USA Weekend did another great article about how sick mold can make you. This one was about "Mold in Schools: a health alert". A December '99 one called MOLD: A Health Alert was  the home. Both are found at with other health articles. The scholl one has "10 things you must know about mold" and more. There are agencies listed for more help. "Some molds produce airborne toxins which can cause chronic fatigue, loss of balance and memory, irritability, and difficulty speaking." Other symptoms include headaches, chronic sinus problems, and coughing. If you also have dysautonomia (variable blood pressure, heart rate, etc.) you can experience a worsening of those symptoms due to the histimine release of allergy to mold. Several members in our group have allergies to mold. One gets headaches and vomits, one ends up in shock and in the E/R, and others have different reactions. If you have CFS and allergies, you treating the allergies, can really help your CFS, too! Avoidance of the allergens, taking anti-histimines that do not agravate your dysautonmia regularly, and careful planning with your allergies can really help your allergy AND CFS symptoms. Yes, it is another big mystery chronic illness and you are already overwhelmed. I know, me too.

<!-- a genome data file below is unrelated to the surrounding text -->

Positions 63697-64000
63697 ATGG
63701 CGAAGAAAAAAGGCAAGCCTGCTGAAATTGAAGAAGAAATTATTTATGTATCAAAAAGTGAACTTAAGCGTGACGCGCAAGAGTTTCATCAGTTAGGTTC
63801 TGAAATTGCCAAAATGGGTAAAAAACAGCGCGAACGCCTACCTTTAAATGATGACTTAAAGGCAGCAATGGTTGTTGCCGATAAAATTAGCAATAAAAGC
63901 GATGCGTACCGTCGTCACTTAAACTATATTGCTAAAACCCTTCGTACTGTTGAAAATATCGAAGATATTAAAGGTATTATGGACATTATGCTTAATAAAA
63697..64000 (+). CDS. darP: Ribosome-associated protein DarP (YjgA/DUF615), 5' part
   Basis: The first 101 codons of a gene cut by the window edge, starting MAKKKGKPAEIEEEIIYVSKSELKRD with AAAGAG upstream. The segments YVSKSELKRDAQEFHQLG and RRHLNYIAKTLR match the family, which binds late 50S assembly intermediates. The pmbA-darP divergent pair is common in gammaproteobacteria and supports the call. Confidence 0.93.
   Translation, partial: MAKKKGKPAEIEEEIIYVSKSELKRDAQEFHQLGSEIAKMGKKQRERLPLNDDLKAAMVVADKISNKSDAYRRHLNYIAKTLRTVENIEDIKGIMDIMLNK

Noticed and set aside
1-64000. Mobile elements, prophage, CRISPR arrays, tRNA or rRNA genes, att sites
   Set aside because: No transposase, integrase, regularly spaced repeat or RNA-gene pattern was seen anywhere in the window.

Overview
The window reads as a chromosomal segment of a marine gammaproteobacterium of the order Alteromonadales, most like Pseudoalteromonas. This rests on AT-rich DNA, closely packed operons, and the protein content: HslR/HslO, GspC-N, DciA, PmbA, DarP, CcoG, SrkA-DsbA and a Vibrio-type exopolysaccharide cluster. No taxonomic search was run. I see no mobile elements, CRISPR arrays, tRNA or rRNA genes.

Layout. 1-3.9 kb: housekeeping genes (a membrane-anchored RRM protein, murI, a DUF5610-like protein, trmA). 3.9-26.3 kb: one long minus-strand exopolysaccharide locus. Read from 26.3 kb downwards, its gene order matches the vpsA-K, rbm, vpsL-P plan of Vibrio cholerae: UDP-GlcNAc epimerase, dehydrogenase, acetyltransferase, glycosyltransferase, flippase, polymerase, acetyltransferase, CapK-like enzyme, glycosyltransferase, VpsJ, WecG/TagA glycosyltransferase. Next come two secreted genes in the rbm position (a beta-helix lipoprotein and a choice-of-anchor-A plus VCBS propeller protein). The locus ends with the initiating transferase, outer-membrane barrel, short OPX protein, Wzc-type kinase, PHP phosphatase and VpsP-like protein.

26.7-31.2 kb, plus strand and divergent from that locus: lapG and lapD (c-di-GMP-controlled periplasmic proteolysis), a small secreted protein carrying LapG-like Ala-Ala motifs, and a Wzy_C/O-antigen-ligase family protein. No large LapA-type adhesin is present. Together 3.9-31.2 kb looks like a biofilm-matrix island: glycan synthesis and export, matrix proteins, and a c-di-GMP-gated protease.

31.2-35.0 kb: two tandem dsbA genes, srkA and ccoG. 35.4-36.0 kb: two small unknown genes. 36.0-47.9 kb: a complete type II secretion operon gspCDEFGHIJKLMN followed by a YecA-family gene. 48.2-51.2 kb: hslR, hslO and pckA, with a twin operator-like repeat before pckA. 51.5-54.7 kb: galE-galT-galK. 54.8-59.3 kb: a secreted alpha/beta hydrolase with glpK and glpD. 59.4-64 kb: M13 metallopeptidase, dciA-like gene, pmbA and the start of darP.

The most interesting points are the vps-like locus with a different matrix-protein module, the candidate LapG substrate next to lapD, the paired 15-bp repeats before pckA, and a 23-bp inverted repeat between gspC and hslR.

PS: USA Weekend comes with the Washington Times. -Elly


The CFIDS/Fibromyalgia Self-Help course is now accepting signups for its next quarterly class. The course is an eight-session, solution-oriented email discussion group that focuses on practical strategies for improving quality of life and, where possible, increasing chances for recovery. The discussion centers on sharing techniques that group members have found helpful in coping with common problems of CFIDS and fibromyalgia. The course is based on similar self-help programs for arthritis and other chronic diseases developed at Stanford University. We have offered the course more than 50 times to a total of over 500 people (as of March 2002). The course has been featured twice in the "CFIDS Chronicle." For information, see our web site at: .